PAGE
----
There was a time when you could discuss Coachella headliners the same way you’d talk about fantasy sports: debate who would be big enough to warrant the big font top billing, what reunions would be possible that year and who was a big enough star to create enough buzz. There was also a definite Coachella type; an artist that fit a mold, even if that mold was vaguely defined and changing every year. In 2016, we have seen that they are down to the last few bullets in the chamber. After shelling out a premium for the LCD Soundsystem reunion, there are barely any headliners left that would move the needle and continue to distinguish Coachella as not just a music festival, but the festival, the one event that shapes the landscape of the music industry for the year.
From here on out, it’s pretty much Daft Punk or bust. Because Coachella demands three headliners every year, we’ve begun to see the effects of the thinning heard for years now; last year’s AC/DC booking was evidence that they had to start reaching into broader genres and yesteryear to pull out someone 1) with prestige and recognition and 2) that they hadn’t done before. This year’s Guns N’ Roses reunion is more of that. This is not to say that they are not big names worthy of this big audience. To be sure, GNR is one of the most important bands of the late 80s and early 90s, one of the last times a straight rock & roll band could make a big splash like that. But they broaden the scope of Coachella to the point of diluting any cultural focus that it may have had at one point. A festival about everything becomes a festival about nothing.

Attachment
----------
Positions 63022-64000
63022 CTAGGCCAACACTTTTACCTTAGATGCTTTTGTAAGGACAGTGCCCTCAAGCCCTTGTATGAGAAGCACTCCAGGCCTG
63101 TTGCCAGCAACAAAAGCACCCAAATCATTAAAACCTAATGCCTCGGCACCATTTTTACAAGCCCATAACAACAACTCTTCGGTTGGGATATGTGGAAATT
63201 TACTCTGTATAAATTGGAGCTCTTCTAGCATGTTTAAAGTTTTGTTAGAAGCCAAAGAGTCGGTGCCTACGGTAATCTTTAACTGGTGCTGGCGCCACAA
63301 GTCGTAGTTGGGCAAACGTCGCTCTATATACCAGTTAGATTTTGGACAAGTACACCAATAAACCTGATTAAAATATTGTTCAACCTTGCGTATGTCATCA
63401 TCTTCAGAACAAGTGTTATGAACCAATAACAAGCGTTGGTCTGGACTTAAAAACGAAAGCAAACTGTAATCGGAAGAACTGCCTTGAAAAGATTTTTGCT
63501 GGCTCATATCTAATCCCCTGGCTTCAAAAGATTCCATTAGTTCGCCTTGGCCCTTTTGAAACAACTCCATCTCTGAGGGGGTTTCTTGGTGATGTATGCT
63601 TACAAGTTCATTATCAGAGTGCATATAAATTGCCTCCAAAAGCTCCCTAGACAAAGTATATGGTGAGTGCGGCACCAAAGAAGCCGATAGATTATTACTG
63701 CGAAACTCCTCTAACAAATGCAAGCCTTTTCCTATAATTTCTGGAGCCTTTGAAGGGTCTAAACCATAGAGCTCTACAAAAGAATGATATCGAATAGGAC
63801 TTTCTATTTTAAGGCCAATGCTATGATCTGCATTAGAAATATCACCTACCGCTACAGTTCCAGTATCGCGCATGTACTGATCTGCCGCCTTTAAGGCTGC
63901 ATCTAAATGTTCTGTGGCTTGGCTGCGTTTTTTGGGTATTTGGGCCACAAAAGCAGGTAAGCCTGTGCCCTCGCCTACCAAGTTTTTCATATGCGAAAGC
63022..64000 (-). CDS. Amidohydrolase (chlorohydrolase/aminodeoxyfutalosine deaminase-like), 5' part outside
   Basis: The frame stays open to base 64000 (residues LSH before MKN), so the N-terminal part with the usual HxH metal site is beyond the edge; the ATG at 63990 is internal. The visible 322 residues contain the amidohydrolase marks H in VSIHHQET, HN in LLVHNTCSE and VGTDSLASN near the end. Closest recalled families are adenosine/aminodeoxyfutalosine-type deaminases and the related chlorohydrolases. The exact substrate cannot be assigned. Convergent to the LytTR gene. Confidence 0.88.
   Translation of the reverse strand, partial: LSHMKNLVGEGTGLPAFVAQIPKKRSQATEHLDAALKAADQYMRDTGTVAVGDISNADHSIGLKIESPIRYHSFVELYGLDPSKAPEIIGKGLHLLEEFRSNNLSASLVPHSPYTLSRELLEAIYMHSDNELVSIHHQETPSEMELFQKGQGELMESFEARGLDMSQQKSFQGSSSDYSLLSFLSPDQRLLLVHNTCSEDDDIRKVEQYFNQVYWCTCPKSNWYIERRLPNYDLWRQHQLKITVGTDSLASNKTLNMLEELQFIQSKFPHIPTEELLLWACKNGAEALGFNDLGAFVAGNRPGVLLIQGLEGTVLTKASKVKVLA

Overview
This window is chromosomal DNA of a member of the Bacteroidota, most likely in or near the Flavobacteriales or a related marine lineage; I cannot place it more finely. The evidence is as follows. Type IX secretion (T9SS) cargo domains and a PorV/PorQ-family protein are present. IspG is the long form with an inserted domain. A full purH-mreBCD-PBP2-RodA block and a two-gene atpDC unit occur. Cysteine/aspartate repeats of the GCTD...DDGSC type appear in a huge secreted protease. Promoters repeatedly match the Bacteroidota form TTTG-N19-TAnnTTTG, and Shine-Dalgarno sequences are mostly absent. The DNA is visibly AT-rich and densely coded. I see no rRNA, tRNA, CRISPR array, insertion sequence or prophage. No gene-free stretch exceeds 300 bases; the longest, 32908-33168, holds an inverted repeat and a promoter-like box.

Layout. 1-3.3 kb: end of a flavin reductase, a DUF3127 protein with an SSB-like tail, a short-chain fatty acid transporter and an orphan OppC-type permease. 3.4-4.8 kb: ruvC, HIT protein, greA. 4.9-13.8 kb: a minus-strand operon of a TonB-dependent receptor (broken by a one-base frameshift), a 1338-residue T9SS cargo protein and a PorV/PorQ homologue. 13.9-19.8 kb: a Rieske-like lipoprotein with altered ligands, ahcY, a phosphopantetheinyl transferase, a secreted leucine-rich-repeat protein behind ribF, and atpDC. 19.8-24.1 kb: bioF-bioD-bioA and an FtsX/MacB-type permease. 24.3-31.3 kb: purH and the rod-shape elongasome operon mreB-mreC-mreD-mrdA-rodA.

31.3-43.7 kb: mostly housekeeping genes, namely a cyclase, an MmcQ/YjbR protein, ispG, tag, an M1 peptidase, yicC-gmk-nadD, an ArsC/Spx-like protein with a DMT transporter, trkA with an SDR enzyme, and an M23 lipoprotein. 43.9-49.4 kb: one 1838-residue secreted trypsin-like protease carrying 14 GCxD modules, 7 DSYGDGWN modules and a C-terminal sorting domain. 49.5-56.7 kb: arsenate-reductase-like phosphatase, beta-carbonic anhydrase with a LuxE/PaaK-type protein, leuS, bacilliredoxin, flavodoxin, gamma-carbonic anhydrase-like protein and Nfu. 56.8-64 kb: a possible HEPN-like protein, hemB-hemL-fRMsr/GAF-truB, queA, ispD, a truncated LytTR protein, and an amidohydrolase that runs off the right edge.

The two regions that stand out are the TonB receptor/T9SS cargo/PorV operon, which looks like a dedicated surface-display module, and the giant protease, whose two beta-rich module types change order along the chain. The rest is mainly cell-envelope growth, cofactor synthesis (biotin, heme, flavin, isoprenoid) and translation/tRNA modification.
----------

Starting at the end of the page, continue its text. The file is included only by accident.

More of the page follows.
This same dilemma has hit alternative rock radio for years. The rise of indie was weird for a station like 106.7 KROQ in Los Angeles, one of the vanguards of “alternative,” a purposeful counter-point to pop music and your dad’s rock & roll records. Suddenly there were The Shins and Arcade Fire and ever more obscure bands with ideas and sounds that were counter to the Offspring-and-Sublime diet they had built the alternative empire on. Their decision was to broaden the scope of alternative, so that the once clearly-defined alternative would jarringly shuffle the Violent Femmes with Owl City, POD with Mumford and Sons, Linkin Park with Daft Punk and Dynamite Hack with MGMT. At least Top 40 radio had a criteria: it had to be the most popular or easily likable songs. This route for the changing face of counter-culture just shoveled wildly different new stuff on top of their canon of Lit and Chevelle songs that they think people still like in order to not die out.
The result: wild success and new highs in business. So let’s be clear: I’m just a whiner with a keyboard and Goldenvoice, with the most successful music event business in the world, would not do well to listen to me. They are surely going to reach record highs and continue to be a titan of industry for the next decade plus. They are making smart booking decisions if your only criteria is making the most money and attracting the biggest possible audience to a sun-scorched field in desolate inland California. The cost of such success is relatively minor and unimportant, then: the loss of a clear idea of what this festival is supposed to represent. We live in an age where you might be sitting through Savages to get to Lord Huron to get to Rae Sremmurd to get through fucking Sufjan Stevens to get to LCD Soundsystem. It’s a bizarro world that tries to satisfy everyone. It is only a matter of time until the inevitable Taylor Swift headline, or perhaps U2, or maybe we’ll just get an N Sync reunion and call it a day. Anything is possible and, yet, that somehow seems less exciting.